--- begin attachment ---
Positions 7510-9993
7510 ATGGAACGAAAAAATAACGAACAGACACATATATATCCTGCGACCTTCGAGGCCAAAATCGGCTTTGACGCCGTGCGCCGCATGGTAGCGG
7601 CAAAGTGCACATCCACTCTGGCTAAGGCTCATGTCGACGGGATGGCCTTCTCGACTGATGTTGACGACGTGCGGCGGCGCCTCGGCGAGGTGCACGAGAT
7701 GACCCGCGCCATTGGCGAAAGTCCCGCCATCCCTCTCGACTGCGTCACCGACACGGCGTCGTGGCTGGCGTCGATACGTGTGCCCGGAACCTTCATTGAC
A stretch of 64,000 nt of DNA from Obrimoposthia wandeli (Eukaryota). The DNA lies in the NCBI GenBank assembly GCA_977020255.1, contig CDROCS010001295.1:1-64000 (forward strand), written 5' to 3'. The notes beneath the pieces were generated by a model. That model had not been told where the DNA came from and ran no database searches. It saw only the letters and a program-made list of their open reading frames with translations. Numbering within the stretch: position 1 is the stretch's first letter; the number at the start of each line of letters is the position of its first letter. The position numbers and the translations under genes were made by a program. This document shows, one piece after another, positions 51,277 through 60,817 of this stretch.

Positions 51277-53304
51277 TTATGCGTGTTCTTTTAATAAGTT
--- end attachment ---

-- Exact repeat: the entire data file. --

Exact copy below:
Positions 7510-9993
7510 ATGGAACGAAAAAATAACGAACAGACACATATATATCCTGCGACCTTCGAGGCCAAAATCGGCTTTGACGCCGTGCGCCGCATGGTAGCGG
7601 CAAAGTGCACATCCACTCTGGCTAAGGCTCATGTCGACGGGATGGCCTTCTCGACTGATGTTGACGACGTGCGGCGGCGCCTCGGCGAGGTGCACGAGAT
7701 GACCCGCGCCATTGGCGAAAGTCCCGCCATCCCTCTCGACTGCGTCACCGACACGGCGTCGTGGCTGGCGTCGATACGTGTGCCCGGAACCTTCATTGAC
A stretch of 64,000 nt of DNA from Obrimoposthia wandeli (Eukaryota). The DNA lies in the NCBI GenBank assembly GCA_977020255.1, contig CDROCS010001295.1:1-64000 (forward strand), written 5' to 3'. The notes beneath the pieces were generated by a model. That model had not been told where the DNA came from and ran no database searches. It saw only the letters and a program-made list of their open reading frames with translations. Numbering within the stretch: position 1 is the stretch's first letter; the number at the start of each line of letters is the position of its first letter. The position numbers and the translations under genes were made by a program. This document shows, one piece after another, positions 51,277 through 60,817 of this stretch.

Positions 51277-53304
51277 TTATGCGTGTTCTTTTAATAAGTT